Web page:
Sunday, May 18, 2014

Boise Bike Week '14 - personal recap

Well, another Boise Bike Week has come and gone.

I rode every day, and ticked off a little over 160 miles, Sunday thru Sunday.  But my participation in organized activities was marginal

I took my two granddaughters, Mackenzie and Bonnie, for the Pedal Power Parade.  It was supposed to start at 5pm, from Capitol Park.  We got there 10 minutes or so early.  It's difficult to wrangle a 7 year old and a 15-month old who both are fairly attention-deficit, so I tried to time it close.  Too close, apparently... the park had maybe a dozen cyclists, rather than the hundreds that Mackenzie and I have joined in years gone by. (HERE is my report on last year's PPP.) The lady in charge said somebody got anxious, and the main group departed at 4:36pm - 24 minutes early.

The later arrivals - the dozen or so of us - went on an abbreviated ride, maybe 1/4 the length of the intended route, and without police escort and VIP treatment and revelry that are supposed to surround the event.  We returned to the starting point.  My granddaughters and I enjoyed some ice cream, then went on home.

(Photo snapped upon returning and joining with the remainders of the bigger group.)

NOTICE TO ORGANIZERS - if you want to enjoy a broad participation by area cyclists who have busy schedules this time of year, you better stick to your announced schedules!! Please and thank you.

Greenbelt - west update

I saw a story a few days back, reporting on the ongoing conflict between an "affluent Eagle subdivision" that's balking at the prospect of a public bike path being developed adjacent to a few back yards. (I've posted on it numerous times... it's essentially a repeat of the "Riverside Village" debacle. The developer agrees to provide a public bike/pedestrian path as a condition of development... then the homeowners want to back out.)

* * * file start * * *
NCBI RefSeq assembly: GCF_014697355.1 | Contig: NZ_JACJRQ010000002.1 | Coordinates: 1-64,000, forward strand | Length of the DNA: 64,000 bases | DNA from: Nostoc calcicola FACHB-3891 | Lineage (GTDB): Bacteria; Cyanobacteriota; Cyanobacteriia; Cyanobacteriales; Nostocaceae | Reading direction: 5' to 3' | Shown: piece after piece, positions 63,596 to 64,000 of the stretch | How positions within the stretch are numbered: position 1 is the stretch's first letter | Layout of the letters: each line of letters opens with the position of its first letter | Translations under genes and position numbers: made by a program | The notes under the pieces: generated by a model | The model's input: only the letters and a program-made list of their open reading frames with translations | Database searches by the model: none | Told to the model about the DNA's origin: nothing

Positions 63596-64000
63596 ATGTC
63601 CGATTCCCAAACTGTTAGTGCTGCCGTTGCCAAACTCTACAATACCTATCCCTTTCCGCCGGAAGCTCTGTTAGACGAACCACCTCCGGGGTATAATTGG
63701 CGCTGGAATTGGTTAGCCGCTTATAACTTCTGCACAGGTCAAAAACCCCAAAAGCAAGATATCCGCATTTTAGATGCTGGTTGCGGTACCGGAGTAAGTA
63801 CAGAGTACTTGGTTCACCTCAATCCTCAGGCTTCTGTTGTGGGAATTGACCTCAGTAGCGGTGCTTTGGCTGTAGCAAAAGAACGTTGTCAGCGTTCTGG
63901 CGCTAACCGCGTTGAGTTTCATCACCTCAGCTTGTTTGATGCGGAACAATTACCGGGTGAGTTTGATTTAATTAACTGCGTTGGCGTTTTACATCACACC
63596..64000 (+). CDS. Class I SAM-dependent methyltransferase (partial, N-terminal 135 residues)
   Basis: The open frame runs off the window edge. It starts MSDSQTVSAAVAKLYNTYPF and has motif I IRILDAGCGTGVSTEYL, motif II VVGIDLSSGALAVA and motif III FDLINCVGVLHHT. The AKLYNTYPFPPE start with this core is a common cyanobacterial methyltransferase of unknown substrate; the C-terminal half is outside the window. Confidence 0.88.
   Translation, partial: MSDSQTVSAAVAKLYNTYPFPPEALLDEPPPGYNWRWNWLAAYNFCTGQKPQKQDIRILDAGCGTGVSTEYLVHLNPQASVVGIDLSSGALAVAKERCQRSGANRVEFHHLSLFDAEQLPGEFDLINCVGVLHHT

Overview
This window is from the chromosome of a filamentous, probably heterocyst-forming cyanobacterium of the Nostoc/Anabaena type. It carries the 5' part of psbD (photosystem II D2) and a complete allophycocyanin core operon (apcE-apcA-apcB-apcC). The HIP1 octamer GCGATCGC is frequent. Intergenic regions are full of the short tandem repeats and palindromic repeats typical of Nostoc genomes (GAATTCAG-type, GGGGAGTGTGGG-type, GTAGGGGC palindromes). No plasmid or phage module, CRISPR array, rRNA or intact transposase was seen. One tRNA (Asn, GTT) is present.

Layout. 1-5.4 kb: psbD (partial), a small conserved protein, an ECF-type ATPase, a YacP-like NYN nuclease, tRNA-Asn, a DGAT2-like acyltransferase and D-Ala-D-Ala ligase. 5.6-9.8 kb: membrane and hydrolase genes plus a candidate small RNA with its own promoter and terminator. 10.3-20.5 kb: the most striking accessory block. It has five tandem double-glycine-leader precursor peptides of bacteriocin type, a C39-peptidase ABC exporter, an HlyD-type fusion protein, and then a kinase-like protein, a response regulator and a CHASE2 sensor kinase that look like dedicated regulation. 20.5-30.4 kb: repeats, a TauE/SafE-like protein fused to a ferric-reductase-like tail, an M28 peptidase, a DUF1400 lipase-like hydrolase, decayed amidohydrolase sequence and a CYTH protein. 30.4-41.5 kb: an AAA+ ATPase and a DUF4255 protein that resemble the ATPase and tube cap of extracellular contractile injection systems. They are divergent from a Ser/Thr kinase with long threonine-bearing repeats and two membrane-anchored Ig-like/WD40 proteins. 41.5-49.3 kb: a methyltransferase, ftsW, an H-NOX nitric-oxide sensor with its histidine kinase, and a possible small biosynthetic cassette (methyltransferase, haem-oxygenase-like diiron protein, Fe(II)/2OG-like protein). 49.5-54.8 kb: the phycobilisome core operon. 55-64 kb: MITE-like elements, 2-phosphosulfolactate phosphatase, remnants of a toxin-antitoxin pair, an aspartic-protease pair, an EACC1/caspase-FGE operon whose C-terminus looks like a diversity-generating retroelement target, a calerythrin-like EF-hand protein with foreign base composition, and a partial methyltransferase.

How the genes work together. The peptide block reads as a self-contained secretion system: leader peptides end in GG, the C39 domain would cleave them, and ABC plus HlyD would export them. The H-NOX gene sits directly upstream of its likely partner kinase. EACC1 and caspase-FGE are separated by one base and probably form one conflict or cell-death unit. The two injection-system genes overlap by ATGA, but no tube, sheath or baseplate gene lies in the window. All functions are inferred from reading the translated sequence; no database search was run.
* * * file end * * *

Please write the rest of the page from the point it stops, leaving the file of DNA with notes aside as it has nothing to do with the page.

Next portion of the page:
The most recent story says, "The Laguna Pointe Homeowner's Association recently hired a private contractor to clear a new pathway near the Boise River and away from the homes. Construction on the path was completed on Wednesday. The cost was approximately $4,000. Members of the HOA hope the city will develop that pathway and give up plans to seize the current path now in use." I was curious enough, and the day was beautiful enough, that I decided a personal observation trip was in order.

Here's where the "new pathway" begins, at the east end - the Boise end.  The "traditional" disputed path is on the left, the new one on the right.

It's extremely loose, dusty dirt as of today... I had to walk my bike for the first couple hundred feet.  But it gets better... and that problem is easy to fix.

The route isn't a bad alternative, frankly.  Closer to the river and farther from the palatial estates - what's not to like?

Except... eventually it merges back into the traditional path, just before where it crosses the flood overflow canal.  And - the stout plank that replaced the destroyed bridge has been removed.

I had the choice of either returning the same way I got there... or fording the canal.  The socks and shoes came off.

The rest of the path remained unchanged from previous visits, over the past year or so.